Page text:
Sarah Moss is no newcomer to writing about isolation. Both "Summerwater" and "Ghost Wall" are set in places of confinement and inaccessibility. In "Cold Earth," visitors to a remote community hear that a deadly pandemic is spreading across the rest of the world. Moss' newest novel, "The Fell," which is coming out in the United States right as the world begins its third year of life with COVID, examines the effects of isolation and pandemic even more directly.

Single mother Kate and her teenage son Matt, residents of England's Peak District, are required to quarantine following exposure to the virus. When Kate starts feeling overwhelmed, her son suggests that she bake bread, start knitting or try an online workout. Instead, she breaks her legally mandated lockdown to slip out of the house with her rucksack and take a walk along the moors. What harm could she do, she thinks, just walking outside away from other human beings?

Their elderly neighbor Alice has been isolating in her home for months following cancer treatment. Looking through her window, she watches Kate leave her yard but decides not to report the violation to the authorities. When night falls and Kate has still not returned, Matt becomes increasingly worried and, with Alice's support, arranges for a search party to find his mother. Soon, a helicopter is flying overhead as emergency personnel comb the area with flashlights.

"The Fell" explores the way individual freedom conflicts with collective responsibility. Kate, an avid environmentalist who cares about the future of society enough to compost religiously and purchase only sustainable toothbrushes, has no intention of endangering anyone when she starts her hike. Nevertheless, her choice puts her community at risk.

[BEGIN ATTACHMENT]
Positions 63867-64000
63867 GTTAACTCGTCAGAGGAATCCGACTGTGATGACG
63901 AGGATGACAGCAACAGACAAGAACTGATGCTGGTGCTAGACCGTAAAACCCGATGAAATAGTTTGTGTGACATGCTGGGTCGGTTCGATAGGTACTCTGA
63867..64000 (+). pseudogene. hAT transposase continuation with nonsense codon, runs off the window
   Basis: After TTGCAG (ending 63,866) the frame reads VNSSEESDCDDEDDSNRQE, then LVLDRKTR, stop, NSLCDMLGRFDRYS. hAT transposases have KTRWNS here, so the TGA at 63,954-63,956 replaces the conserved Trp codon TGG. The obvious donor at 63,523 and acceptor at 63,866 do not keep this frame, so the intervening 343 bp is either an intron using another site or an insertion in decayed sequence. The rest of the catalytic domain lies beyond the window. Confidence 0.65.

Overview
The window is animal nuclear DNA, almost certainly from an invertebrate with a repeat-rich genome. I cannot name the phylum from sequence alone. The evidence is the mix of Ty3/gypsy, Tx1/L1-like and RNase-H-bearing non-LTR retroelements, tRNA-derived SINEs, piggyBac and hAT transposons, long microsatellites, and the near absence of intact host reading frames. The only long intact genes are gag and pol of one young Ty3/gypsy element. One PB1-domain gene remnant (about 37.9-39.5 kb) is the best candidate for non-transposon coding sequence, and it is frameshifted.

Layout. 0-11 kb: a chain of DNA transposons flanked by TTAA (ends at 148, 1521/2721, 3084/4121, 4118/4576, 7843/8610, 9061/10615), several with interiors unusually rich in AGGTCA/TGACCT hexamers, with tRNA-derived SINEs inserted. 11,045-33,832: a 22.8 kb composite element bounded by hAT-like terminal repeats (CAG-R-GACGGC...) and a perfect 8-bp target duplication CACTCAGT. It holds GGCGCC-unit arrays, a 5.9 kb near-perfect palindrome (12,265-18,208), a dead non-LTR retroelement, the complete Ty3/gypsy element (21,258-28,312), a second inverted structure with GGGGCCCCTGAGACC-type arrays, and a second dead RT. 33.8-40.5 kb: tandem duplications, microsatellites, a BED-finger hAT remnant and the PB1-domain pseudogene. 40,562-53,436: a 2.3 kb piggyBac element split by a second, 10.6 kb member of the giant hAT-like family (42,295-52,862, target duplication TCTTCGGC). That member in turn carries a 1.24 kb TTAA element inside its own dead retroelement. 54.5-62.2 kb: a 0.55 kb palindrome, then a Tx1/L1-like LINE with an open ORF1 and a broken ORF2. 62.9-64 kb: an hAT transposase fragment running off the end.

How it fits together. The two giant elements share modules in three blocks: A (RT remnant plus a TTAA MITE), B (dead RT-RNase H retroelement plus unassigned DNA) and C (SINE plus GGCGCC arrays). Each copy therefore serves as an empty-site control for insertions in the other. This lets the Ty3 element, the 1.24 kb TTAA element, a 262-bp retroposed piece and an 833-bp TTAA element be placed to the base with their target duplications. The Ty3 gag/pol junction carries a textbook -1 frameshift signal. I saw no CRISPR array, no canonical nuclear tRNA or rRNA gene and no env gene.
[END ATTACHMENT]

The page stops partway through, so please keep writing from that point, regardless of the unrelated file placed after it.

Alice wonders what boundaries she should maintain in her efforts to help Matt. Matt is unsure how to approach the investigators. And one of the emergency workers will have to touch Kate's injured body, only to risk bringing the virus home to the son he has left behind.

These four characters narrate the book in individual sections full of extremely personal perspectives. They rarely appear in the same scenes, narrating only through their internal monologues. The intense separation between the characters reinforces the novel's major theme of isolation. Perhaps the most significant dialogue in the book is when Kate, lying injured along the path through the moors, hallucinates a judgmental raven who voices both Kate's suffering and her yearning for freedom.

Moss' short novel crystalizes our shared moment of global danger and allows us to observe its different facets. The book's ending, sadly, is not completely satisfying: After their traumatic experiences on the moors, the main characters don't experience personal transformations or have new insights. Perhaps, though, this limitation is exactly what Moss is trying to say: that the continuing pandemic, combined with the climate crisis, has stripped us of any hope for resolution.

"One of the things we're learning, we of the end times," Kate says to her raven, "is that humanity's ending appears to be slow, lacking in cliffhangers or indeed any satisfactory narrative shape."

Hannah Joyner is an independent historian and a freelance book critic in Washington, D.C. She talks about books and reading on her YouTube channel, Hannah's Books.

The Fell: A Novel
By: Sarah Moss.
Publisher: Farrar, Straus and Giroux, 192 pages, $25.